US7572265Mar 21, 2006Aug 11, 2009Biomet Sports Medicine, LlcMethod and apparatus for passing a suture
US7585308Nov 7, 2005Sep 8, 2009Ethicon Endo-Surgery, Inc.Handle system and method for use in anastomotic procedures
US7708748Nov 7, 2005May 4, 2010Ethicon Endo-Surgery, Inc.Anastomosis device
US7713278Mar 30, 2005May 11, 2010Ethicon Endo-Surgery, Inc.Method and instrument for effecting anastomosis of respective tissues defining two body lumens
US7749249 *May 19, 2006Jul 6, 2010Kardium Inc.Method and device for closing holes in tissue
US7789890Nov 7, 2005Sep 7, 2010Ethicon Endo-Surgery, Inc.Harness and balloon catheter assembly and method for use in anastomosis procedures
US7799040 *Apr 4, 2007Sep 21, 2010Ethicon Endo-Surgery, Inc.Device for plicating and fastening gastric tissue
US7803165 *Apr 4, 2007Sep 28, 2010Ethicon Endo-Surgery, Inc.Device for plicating and fastening gastric tissue
US7803166 *Apr 4, 2007Sep 28, 2010Ethicon Endo-Surgery, Inc.Method for plicating and fastening gastric tissue
US7815653Apr 4, 2007Oct 19, 2010Ethicon Endo-Surgery, Inc.Method for plicating and fastening gastric tissue
US7824419 *Feb 9, 2007Nov 2, 2010Sreevathsa BoraiahLaparoscopic trocar and facial closure systems and methods
US7824421Nov 7, 2005Nov 2, 2010Ethicon Endo-Surgery, Inc.Anchors for use in anastomotic procedures
US7837610Aug 2, 2006Nov 23, 2010Kardium Inc.System for improving diastolic dysfunction
US7951159Apr 4, 2007May 31, 2011Ethicon Endo-Surgery, Inc.Method for plicating and fastening gastric tissue
US8034060Jan 20, 2005Oct 11, 2011Neatstitch Ltd.Suture device with first and second needle giudes attached to a shaft and respectively holding first and second needles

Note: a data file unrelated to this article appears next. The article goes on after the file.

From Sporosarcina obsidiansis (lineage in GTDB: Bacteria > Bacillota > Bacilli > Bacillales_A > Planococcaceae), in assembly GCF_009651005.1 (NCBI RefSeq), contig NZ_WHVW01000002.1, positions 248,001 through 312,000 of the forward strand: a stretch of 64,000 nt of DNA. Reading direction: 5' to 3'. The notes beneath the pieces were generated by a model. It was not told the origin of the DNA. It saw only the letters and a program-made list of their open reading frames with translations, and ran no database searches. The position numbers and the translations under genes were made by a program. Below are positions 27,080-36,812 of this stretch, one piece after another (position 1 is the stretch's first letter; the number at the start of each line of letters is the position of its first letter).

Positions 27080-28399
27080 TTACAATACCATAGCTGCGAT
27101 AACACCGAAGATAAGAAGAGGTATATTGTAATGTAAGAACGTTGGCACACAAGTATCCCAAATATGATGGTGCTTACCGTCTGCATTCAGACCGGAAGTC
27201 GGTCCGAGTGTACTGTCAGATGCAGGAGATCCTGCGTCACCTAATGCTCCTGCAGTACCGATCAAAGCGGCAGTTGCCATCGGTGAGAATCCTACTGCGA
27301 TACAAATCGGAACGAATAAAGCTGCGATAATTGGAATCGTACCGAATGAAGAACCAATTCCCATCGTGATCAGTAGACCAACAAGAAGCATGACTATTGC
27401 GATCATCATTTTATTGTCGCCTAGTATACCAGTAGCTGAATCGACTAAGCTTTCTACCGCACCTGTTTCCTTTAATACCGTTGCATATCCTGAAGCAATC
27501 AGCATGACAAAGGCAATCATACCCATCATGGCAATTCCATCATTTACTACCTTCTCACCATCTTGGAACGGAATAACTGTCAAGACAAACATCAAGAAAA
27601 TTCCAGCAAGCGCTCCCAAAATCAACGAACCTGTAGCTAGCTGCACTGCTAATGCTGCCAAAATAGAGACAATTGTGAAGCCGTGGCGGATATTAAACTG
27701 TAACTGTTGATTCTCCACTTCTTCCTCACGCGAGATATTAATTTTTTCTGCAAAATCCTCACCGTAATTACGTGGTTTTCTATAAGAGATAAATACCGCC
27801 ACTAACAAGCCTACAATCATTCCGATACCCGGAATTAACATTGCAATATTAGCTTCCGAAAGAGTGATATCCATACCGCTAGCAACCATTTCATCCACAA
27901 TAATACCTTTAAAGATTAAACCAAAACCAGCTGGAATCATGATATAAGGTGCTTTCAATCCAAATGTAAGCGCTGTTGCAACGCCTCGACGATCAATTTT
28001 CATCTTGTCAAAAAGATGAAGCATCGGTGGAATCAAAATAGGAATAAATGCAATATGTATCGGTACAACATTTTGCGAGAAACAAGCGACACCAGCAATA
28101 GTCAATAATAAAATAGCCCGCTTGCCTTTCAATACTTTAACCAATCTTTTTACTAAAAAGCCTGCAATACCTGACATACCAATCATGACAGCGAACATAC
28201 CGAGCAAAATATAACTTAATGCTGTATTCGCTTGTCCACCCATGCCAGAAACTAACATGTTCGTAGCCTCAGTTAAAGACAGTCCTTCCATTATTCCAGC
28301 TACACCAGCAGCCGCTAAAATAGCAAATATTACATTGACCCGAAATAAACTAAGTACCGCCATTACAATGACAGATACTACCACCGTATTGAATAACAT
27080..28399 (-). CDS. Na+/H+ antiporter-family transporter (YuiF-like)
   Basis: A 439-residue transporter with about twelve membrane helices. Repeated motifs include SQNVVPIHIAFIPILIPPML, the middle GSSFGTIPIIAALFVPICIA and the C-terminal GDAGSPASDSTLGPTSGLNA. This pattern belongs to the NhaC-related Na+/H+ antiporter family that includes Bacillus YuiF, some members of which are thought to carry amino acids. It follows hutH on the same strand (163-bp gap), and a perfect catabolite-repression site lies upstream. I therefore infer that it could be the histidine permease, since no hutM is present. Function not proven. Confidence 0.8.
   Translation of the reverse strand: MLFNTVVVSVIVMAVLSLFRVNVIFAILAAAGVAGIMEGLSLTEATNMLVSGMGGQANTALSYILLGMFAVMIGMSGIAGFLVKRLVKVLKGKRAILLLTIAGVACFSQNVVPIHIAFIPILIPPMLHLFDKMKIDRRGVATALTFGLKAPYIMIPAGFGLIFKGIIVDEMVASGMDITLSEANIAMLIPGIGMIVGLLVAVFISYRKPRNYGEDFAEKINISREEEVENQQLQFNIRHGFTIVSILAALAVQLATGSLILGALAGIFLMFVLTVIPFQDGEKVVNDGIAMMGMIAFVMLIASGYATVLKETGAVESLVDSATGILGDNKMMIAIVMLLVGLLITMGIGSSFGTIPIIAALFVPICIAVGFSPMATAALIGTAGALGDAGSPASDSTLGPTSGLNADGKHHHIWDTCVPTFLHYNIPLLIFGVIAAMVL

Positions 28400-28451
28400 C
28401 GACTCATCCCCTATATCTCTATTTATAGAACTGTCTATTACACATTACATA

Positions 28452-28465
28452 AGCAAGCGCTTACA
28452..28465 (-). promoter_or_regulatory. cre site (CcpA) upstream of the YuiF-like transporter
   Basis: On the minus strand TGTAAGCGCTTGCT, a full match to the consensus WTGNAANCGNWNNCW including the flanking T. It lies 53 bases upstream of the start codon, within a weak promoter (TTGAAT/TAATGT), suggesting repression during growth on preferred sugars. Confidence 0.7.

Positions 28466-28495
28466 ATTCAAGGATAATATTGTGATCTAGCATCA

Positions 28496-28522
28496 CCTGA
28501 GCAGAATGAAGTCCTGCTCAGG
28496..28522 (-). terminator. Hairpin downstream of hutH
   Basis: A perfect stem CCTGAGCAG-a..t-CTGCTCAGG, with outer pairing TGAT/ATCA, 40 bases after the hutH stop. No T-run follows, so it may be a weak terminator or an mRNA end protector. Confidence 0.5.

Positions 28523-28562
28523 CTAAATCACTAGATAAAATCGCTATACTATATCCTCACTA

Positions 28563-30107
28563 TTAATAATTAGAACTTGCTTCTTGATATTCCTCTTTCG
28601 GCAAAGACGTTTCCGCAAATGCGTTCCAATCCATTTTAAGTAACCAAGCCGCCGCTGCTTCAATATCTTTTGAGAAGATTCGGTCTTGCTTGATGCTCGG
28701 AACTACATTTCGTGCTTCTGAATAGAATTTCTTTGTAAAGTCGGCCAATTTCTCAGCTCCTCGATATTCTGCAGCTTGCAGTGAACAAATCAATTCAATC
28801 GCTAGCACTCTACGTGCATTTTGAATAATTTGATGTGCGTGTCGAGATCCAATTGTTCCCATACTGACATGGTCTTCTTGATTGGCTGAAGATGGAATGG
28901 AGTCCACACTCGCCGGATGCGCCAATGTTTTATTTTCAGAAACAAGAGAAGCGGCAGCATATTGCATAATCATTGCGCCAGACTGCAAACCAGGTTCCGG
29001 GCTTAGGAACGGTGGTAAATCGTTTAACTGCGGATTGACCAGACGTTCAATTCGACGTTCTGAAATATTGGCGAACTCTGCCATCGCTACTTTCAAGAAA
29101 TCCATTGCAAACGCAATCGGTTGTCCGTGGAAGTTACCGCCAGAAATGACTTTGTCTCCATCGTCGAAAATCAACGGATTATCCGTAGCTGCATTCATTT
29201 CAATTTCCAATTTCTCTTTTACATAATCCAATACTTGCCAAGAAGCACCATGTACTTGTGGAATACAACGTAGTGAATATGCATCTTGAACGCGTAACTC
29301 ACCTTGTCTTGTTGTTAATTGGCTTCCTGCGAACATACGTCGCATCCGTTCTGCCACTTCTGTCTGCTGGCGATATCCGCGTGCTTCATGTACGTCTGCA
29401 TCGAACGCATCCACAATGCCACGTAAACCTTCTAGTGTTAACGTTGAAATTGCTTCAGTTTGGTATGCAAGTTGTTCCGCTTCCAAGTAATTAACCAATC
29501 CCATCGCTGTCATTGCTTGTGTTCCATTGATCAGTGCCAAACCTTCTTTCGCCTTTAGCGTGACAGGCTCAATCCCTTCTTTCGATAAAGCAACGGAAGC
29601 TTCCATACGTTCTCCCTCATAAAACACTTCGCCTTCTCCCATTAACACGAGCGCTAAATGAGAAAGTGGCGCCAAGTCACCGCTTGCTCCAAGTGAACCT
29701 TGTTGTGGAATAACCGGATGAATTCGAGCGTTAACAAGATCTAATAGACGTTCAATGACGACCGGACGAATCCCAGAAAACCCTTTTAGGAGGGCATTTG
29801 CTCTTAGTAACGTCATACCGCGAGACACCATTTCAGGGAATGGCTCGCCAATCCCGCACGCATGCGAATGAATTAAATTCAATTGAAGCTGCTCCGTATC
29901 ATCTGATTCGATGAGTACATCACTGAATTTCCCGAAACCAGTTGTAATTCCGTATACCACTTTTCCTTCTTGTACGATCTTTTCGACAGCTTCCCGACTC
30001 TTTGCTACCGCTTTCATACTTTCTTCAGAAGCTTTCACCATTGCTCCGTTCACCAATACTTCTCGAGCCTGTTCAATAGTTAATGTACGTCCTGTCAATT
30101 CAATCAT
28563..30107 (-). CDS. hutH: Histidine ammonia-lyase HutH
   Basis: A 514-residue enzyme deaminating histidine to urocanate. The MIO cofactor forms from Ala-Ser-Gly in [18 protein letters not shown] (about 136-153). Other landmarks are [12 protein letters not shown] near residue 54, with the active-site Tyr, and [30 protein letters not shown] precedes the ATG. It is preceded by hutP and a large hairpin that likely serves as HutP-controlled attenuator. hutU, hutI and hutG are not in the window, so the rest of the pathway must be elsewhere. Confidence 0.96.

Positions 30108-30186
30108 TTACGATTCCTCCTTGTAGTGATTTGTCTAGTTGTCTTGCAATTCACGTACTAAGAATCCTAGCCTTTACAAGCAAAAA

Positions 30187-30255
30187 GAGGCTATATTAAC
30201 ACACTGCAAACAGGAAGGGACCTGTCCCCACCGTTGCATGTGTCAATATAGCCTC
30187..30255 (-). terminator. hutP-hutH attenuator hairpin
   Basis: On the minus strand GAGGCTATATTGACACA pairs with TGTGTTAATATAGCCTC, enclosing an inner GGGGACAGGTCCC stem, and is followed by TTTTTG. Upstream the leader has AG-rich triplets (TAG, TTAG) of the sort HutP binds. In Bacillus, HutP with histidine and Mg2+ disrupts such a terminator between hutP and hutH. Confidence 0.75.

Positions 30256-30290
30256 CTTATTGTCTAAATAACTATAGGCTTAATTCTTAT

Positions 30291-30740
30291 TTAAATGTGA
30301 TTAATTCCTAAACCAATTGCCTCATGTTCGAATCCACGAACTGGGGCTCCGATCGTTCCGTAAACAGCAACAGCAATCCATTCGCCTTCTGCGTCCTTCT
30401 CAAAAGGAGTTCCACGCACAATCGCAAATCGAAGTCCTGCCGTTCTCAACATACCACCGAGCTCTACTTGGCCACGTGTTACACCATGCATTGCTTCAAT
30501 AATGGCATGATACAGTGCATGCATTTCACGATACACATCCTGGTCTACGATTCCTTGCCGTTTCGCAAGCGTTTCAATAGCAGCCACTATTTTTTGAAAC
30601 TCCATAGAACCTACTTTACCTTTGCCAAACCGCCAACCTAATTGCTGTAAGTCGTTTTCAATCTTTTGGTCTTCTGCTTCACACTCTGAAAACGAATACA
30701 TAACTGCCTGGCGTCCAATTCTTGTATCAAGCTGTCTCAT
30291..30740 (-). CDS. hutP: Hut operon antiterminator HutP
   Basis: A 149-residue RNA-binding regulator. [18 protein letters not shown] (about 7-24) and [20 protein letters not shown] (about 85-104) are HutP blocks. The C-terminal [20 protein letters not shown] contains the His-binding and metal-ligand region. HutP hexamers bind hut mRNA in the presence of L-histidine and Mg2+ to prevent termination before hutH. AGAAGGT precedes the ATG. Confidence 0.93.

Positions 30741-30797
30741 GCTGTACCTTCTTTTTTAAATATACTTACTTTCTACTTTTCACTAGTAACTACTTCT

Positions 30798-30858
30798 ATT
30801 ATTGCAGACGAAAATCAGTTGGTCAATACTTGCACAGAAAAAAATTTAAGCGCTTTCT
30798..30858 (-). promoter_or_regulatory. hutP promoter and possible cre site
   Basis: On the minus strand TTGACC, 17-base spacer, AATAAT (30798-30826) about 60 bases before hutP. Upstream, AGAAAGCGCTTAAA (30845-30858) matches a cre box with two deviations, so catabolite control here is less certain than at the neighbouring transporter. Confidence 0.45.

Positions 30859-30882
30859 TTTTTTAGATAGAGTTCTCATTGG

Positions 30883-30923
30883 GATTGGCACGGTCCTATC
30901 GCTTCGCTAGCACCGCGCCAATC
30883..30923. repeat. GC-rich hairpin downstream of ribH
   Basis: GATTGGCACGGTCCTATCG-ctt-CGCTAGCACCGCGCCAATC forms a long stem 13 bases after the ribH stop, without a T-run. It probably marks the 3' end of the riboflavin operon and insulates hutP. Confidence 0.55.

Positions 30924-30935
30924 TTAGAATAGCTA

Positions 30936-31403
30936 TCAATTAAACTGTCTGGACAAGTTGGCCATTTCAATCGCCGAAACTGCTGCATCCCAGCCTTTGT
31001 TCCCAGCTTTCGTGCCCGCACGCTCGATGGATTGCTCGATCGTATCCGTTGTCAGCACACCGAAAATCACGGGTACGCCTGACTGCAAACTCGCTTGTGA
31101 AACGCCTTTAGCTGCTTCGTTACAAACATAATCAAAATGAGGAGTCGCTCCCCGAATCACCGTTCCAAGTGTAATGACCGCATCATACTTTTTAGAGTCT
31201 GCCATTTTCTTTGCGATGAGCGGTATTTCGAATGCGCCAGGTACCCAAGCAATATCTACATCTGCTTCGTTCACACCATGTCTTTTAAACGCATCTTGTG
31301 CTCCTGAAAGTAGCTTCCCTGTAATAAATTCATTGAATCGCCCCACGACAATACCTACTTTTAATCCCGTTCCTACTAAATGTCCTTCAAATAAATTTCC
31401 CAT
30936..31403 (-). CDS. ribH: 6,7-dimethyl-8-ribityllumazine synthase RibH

US8057489Aug 11, 2009Nov 15, 2011Biomet Sports Medicine, LlcMethod and apparatus for passing a suture
US8109943Apr 10, 2009Feb 7, 2012Gordian Surgical, LLCSystems and methods for suture anchor deployment
US8337524May 11, 2010Dec 25, 2012Kardium Inc.Method and device for closing holes in tissue
US8449559Aug 7, 2011May 28, 2013Neatstitch Ltd.Method for suturing
US8449605Jun 28, 2006May 28, 2013Kardium Inc.Method for anchoring a mitral valve
US8672998Apr 29, 2013Mar 18, 2014Kardium Inc.Method for anchoring a mitral valve
US20080097479 *Oct 20, 2006Apr 24, 2008Raimar BoehlkeDevice and method for vascular closure
US20120296347 *May 19, 2011Nov 22, 2012Abbott Cardiovascular Systems, Inc.Devices and methods for suturing tissue
US20130018414 *Sep 10, 2012Jan 17, 2013W.L. Gore & AssociatesDevices, Systems and Methods for Closure of Cardiac Openings
Classifications
U.S. Classification606/144, 606/139
International ClassificationA61B17/00, A61B17/11, A61B17/04, A61B17/06
Cooperative ClassificationA61B17/0057, A61B2017/0472, A61B2017/00663, A61B2017/06071, A61B2017/00637, A61B2017/0496, A61B17/0469
European ClassificationA61B17/04E, A61B17/00P
Legal Events
DateCodeEventDescription
Dec 1, 2011FPAYFee payment
Year of fee payment: 8
Dec 10, 2007REMIMaintenance fee reminder mailed
Dec 3, 2007FPAYFee payment
Year of fee payment: 4
Jun 12, 2003ASAssignment
Owner name: INTELLIMED SURGICAL SOLUTIONS, LLC, CALIFORNIA
Free format text: ASSIGNMENT OF ASSIGNORS INTEREST;ASSIGNOR:MATRIX SURGICAL CONSULTING CORPORATION;REEL/FRAME:014158/0120
Effective date: 20030606
Mar 13, 2003ASAssignment
Owner name: MAXTRIX SURGICAL CONSULTING CORP., CALIFORNIA
Free format text: ASSIGNMENT OF ASSIGNORS INTEREST;ASSIGNOR:KERR, STEPHEN;REEL/FRAME:013859/0406
Effective date: 20030219
Owner name: MAXTRIX SURGICAL CONSULTING CORP. 30241 MARBELLA V
Free format text: ASSIGNMENT OF ASSIGNORS INTEREST;ASSIGNOR:KERR, STEPHEN /AR;REEL/FRAME:013859/0406